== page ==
GTT, CMA CGM (and its subsidiary CMA Ships) and DNV GL released a technical and feasibility study for a new mega box ship today – the Piston Engine Room Free Efficient Containership PERFECt. The concept vessel is LNG-fuelled, powered by a combined gas and steam turbine, and is electrically driven. Exploring this novel configuration resulted in the partners identifying and analyzing a propulsion concept that has the potential to offer a more efficient, more flexible and greener box ship design than current 20,000 TEU two-stroke diesel engine driven ultra large container vessels.
“The shipping community has realized that LNG enables the implementation of new propulsion concepts such as demonstrated by the PERFECt design that can increase a vessel’s efficiency, reduce fuel consumption and therefore offer a commercially interesting solution. I am confident that the utilization of LNG as ship fuel will increase over the next few years”, says Remi Eriksen, Group President and CEO of DNV GL.
“The impulse behind this study was our interest in seeing how a modern ultra large container ship design could benefit from utilizing COGAS, which is a system for combined gas and steam turbine power generation,” adds Gerd Würsig, Business Director for LNG-fuelled ships at DNV GL – Maritime. “A modern, land-based combined cycle LNG-fuelled power plant will reach fuel-to-power efficiency ratios of up to 60 per cent, which is higher than conventional diesel engines, which can achieve up to 52 per cent. In addition, the power density by volume and weight is much higher for a COGAS system.”
“CMA CGM and its subsidiary CMA Ships position themselves as pioneers by contributing to this worldwide leading innovation. This concept rethinks the ship’s design. The COGAS system with electrical propulsion gives us a great deal of freedom in the general arrangement and in tailoring the installed power to the actual operational requirements,” says Jean-Baptiste Boutillier, Technology & Information Director at CMA Ships. “The lower footprint of the machinery system and increased flexibility of the electric propulsion system means we can increase the capacity of the vessel, despite LNG tanks requiring more space than traditional fuel oil tanks, thereby generating greater revenues and reducing the payback time for the additional CAPEX required.”
“Gas turbines associated with steam turbines in co-generation mode are ideal for the efficient utilization of LNG as a fuel. This new design combines the exceptional volumetric efficiency of membrane containment technology with flexible electric propulsion to save even more cargo space compared to a conventional design,” says Arthur Barret, LNG Bunkering Program Director at GTT. “In addition to being a cleaner fuel, LNG is very abundant and could be made available for bunkering cost effectively for this kind of trade much sooner than commonly admitted today.”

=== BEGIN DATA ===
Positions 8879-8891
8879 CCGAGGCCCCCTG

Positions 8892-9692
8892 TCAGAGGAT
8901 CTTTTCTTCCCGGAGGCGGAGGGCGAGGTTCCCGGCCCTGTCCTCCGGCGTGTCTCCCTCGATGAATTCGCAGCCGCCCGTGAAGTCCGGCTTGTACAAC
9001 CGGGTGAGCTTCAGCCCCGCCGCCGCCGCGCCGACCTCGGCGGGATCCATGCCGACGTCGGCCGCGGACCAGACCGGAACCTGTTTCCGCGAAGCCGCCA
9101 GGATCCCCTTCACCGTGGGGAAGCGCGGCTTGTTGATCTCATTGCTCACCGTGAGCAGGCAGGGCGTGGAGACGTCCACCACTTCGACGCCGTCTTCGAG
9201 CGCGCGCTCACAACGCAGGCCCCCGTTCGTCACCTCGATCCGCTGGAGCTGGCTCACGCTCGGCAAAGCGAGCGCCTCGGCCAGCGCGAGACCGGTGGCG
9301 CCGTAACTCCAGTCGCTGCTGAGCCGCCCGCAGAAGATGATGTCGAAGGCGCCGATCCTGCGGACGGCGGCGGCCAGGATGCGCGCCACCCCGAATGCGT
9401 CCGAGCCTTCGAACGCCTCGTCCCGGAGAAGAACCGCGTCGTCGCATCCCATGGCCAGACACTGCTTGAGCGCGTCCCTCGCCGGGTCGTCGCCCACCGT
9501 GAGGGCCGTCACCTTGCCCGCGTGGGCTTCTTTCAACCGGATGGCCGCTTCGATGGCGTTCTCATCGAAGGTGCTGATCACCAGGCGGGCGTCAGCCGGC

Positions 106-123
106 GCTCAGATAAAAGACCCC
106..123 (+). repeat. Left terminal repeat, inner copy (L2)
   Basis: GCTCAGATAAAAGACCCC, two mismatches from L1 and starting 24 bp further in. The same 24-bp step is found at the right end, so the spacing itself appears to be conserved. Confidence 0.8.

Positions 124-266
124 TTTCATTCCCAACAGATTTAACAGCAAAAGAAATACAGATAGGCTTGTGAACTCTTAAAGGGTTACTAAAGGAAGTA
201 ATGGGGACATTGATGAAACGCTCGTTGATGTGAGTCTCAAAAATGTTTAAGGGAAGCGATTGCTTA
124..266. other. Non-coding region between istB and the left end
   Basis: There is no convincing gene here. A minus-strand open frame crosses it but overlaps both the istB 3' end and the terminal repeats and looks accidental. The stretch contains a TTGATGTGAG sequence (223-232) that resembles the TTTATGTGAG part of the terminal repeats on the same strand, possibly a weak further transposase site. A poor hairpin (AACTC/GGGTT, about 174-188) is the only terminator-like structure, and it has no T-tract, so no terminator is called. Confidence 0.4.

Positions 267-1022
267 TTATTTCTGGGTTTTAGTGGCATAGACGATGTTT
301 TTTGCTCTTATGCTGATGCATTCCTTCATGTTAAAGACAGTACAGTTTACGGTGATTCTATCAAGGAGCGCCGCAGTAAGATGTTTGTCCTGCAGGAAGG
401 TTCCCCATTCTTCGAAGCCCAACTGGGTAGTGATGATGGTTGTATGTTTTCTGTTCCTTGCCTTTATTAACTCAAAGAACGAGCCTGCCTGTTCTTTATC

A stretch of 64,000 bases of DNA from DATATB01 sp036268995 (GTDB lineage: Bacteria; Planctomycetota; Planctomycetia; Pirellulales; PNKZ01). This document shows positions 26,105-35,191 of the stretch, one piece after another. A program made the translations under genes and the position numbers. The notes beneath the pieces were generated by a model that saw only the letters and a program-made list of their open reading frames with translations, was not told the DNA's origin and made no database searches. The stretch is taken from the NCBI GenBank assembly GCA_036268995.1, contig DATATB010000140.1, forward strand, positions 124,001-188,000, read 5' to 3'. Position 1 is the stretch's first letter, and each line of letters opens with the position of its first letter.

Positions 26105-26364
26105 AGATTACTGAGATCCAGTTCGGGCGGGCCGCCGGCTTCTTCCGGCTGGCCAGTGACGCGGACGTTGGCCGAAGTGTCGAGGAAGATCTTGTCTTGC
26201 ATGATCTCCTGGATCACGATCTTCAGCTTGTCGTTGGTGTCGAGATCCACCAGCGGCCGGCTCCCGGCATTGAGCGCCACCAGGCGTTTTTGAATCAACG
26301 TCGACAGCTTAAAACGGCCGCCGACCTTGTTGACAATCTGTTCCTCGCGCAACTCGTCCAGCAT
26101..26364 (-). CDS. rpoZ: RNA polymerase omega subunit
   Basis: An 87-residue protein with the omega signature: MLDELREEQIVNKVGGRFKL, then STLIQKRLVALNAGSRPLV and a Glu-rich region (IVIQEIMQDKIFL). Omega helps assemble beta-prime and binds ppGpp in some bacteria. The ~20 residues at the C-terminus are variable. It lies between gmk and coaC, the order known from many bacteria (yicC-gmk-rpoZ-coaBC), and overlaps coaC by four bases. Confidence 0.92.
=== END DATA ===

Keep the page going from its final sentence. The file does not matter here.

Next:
In a comprehensive analysis with the DNV GL COSSMOS tool, components of the potential power production and propulsion system were simulated in order to analyze the COGAS system. With DNV GL COSSMOS it was possible to get detailed data for the calculation of the overall fuel efficiency for a complete round voyage. Using a global FEM analysis, the project partners also evaluated the impact of the changes that were made to the general arrangement.
The two 10,960 m³ LNG fuel tanks are located below the deck house, giving the vessel enough fuel capacity for an Asia/Europe round trip. With the gas and steam turbines integrated at deck level within the same deck house as the tanks, the space normally occupied by the conventional engine room can be used to increase cargo capacity significantly.
The dissociation of electric power generation from electric propulsion allows the electric power plant to be moved away from the main propulsion system, giving a great deal of flexibility. In fact an engine room is not needed any more. The three electric main motors, which are arranged on one common shaft, can be run fully independently of each other providing increased redundancy and reliability and a high level of safety.
With gas turbine-driven power production that utilizes a very clean fuel as well as electric propulsion, the ship’s machinery systems will be simplified and much more robust. This approach is also expected to lead to new maintenance strategies that are already common practice in the aviation industry. Such strategies would enable shipping companies to reduce the ship’s engine crew dramatically and save costs.
The study also suggests that optimizing the power plant through minimizing the steam turbine size, reducing power capacities, condenser cooling, and using a two-stage pressure steam turbine and steam generator will increase the system’s efficiency further. The next phase of the study aims to optimize the propulsion system and ship design to attain even greater efficiency and increased cargo capacity.